The National Audit Office (NAO) has said new IT systems at the Department for Environment, Food and Rural Affairs (Defra) are not yet ready to handle the demands of Brexit.
In its new report on the department’s preparations for the UK leaving the EU next March, the auditor says it has not yet ensured the systems can meet the future operational capability outlined in its business cases for chemical regulations and import controls on animal products.
The report says that, while Defra has been focused on getting a functioning system in place for a potential exit without a deal with the EU, this has created a risk that the solutions may not be able to deliver the enhanced capability.
As a result, the basic design and build may need a significant reworking.
One of the main workstreams involves developing a replacement for the EU’s Research, Evaluation, Authorisation and Restriction of Chemicals (REACH) system. The report says Defra has not yet started to consider in detail what the future regulatory function will look like or how it has been managed.
It gives the £32.8 million stream a red ranking in its assessment on progress.
Another IT development is needed to replace the EU’s Trade and Control Expert System (TRACES) for imports of animals and animal products. Defra’s current approach focuses on data processing and the development of screens, and there is a risk this will restrict the development of functionality in the long term.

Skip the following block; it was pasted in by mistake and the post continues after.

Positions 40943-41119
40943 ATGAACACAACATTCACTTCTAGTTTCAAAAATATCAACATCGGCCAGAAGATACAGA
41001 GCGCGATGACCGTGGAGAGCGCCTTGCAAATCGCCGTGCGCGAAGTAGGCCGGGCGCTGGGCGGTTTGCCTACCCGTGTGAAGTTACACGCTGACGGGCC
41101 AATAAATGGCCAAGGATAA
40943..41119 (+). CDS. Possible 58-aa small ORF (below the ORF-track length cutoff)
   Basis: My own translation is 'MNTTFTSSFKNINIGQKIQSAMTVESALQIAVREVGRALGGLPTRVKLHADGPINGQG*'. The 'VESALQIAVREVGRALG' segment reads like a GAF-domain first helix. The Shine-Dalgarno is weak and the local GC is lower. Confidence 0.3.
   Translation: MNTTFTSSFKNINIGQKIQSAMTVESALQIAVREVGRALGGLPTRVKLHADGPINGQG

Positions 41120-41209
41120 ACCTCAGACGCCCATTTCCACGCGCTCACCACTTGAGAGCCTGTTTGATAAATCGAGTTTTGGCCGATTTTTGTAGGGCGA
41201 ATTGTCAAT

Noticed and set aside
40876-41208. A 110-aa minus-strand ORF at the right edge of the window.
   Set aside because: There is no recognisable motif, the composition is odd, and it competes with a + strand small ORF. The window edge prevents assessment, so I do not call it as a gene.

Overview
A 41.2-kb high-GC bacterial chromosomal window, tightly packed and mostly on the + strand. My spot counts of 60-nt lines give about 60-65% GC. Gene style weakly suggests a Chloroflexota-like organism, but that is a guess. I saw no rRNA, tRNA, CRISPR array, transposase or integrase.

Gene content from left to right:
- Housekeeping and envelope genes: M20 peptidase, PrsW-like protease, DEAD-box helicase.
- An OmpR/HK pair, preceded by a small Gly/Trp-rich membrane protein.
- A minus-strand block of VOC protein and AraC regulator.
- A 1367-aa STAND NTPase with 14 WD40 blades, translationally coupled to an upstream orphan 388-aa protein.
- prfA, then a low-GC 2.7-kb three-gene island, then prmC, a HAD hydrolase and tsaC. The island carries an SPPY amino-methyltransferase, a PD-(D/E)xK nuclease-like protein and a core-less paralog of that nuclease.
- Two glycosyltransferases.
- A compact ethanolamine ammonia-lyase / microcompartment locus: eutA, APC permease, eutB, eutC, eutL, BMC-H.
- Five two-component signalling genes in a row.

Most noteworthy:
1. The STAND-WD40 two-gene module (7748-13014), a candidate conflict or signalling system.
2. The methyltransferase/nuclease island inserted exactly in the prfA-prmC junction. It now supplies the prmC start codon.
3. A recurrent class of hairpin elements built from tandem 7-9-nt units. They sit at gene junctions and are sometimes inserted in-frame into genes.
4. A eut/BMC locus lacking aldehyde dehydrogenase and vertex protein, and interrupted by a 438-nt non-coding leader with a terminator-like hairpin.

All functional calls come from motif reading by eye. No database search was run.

There is also a risk that border inspection posts will need to enter data manually into their databases, increasing delays and raising the chances of error.
Similarly, the existing spreadsheet based system for export health certificates for animals is not expected to handle the increase in volume from a no-deal Brexit, and Defra did not make a decision on how to improve the arrangements until July.
These are part of a broader view conveying concerns that the department will not be able to meet all the demands of leaving without a deal on schedule – even thought it acknowledges that significant progress has been made in some areas.
Head of the NAO Amyas Morse (pictured) said: “The scale and complexity of what needs to be done to leave the EU is a significant challenge and Defra is impacted more than most. It has achieved a great deal, but gaps remain and with six months to go it won’t deliver all it originally intended in the event of no deal, and when gaps exist, it needs to focus on alternatives and mitigations.
“Like other departments, it now must ensure its voice is heard by the centre of government to provide an accurate picture of what is possible if a negotiated settlement is not reached, and even if it is.”